"Son café était froid alors il s'est mis en colère."
Translation:His coffee was cold, so he got angry.
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That's the same essential meaning, since it was the coffee being cold that made him angry, but you have changed the wording too much and switched around grammatical relations, and now you're no longer translating the sentence. "It made him angry" makes 'him' the object that the event of cold coffee is acting on; however, il s'est mis en colère has 'he' as the subject, il. The focus is on the man as the subject.
It's all very well trying to make some form of literal translation work, but none of the alternatives discussed here sit very well in English. If you ignore the French for a moment and consider what this is about then in English we would probably say something such as: "His coffee was cold, which made him angry." or, if you have to use "got": "He got angry because his coffee was cold". However it's all a bit extreme - life's too short to stress about the temperature of coffee, just stick it in the microwave for 30 seconds!
sean.mullen: On one side, you're right, of course, but in French (at least), if the subject of the second part of a sentence is a pronoun (here 'il'), it generally refers to the subject of the first part of the sentence (here 'coffee'). In English, the pronoun referring to 'coffee' would be 'it', not 'he', but in French, as 'coffee' is a masculine noun, it will be 'il' in both cases.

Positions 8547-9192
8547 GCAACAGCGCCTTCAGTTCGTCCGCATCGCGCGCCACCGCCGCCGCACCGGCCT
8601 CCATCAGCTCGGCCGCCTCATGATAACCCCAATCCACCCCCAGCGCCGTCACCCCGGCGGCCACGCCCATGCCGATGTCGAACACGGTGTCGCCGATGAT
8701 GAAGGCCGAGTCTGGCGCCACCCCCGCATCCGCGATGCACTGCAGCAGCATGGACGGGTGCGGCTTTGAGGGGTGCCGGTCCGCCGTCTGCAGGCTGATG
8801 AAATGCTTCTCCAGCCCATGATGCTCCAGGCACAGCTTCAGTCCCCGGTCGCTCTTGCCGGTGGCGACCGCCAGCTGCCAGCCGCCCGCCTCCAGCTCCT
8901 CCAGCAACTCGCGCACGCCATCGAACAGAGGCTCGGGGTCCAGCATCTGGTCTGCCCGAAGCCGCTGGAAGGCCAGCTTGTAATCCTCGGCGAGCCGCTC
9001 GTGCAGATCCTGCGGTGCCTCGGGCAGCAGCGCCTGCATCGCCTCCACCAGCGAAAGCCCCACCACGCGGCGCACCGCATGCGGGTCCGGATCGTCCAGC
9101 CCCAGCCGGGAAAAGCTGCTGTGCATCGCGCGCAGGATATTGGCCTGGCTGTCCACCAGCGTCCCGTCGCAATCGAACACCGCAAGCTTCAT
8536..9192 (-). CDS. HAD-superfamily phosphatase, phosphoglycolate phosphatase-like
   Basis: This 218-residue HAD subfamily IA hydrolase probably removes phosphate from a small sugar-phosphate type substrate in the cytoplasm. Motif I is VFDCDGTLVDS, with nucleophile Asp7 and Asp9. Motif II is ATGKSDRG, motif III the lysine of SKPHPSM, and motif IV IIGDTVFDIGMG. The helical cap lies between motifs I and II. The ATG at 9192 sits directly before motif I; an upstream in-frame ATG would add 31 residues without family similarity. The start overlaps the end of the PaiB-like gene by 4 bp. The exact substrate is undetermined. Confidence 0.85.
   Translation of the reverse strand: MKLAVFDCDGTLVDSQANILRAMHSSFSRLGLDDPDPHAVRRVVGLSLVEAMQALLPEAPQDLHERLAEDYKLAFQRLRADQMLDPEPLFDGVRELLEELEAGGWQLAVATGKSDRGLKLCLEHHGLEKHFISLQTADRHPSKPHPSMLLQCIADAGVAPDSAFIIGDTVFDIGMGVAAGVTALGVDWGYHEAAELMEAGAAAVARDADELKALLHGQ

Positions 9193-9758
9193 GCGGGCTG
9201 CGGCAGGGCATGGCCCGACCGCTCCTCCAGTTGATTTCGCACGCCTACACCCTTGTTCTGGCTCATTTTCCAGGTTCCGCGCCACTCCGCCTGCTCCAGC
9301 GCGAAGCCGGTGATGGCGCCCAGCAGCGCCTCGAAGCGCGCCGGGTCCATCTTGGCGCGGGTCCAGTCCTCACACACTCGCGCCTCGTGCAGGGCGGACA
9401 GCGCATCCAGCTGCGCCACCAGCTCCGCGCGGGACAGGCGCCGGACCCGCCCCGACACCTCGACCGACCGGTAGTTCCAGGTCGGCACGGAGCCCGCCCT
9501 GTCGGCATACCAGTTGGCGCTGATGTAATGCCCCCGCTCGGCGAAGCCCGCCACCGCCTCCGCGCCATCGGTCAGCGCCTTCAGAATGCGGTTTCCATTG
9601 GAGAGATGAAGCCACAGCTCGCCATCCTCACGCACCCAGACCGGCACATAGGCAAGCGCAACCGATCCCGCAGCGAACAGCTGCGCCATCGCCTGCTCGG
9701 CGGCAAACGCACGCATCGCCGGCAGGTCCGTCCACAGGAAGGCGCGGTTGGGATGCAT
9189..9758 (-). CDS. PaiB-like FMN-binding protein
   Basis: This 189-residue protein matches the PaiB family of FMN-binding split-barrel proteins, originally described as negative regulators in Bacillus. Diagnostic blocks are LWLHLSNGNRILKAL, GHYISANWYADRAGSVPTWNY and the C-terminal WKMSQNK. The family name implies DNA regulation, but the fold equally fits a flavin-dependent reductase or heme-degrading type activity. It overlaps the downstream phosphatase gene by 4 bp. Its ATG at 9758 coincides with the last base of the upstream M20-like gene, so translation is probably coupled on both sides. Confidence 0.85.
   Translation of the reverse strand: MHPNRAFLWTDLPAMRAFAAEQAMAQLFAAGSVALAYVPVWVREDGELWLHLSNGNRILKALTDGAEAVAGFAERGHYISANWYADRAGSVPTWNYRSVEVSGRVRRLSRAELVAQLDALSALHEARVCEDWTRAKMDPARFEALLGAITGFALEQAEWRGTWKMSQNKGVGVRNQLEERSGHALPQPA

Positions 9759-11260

Where did you learn that "in French, if the subject of the second part of a sentence is a pronoun, it generally refers to the subject of the first part"? I've never heard that before, and it frankly doesn't make sense. Of course il can refer to a masculine object as well as a male person, but you're being pedantic; coffee doesn't get angry. Alors is a subordinating conjunction, and the subjects of subordinate clauses don't have to match the subjects of independent clauses in any language I know of.
Haha. Perhaps you are seeking obtuseness (if that is a word) where none exists! Try thinking about a literal translation of the second clause: "...so he put himself in (a state of) anger." or ".. it put itself in a state of anger". Inanimate objects/materials are not generally able to do this. However as we move forwards into 2022 perhaps AI and machine learning may eventually create a type of coffee that will start frothing and bubbling with anger as it cools off - rather than the coffee in my old-fashioned percolator that pops and bubbles as it gets hot :-D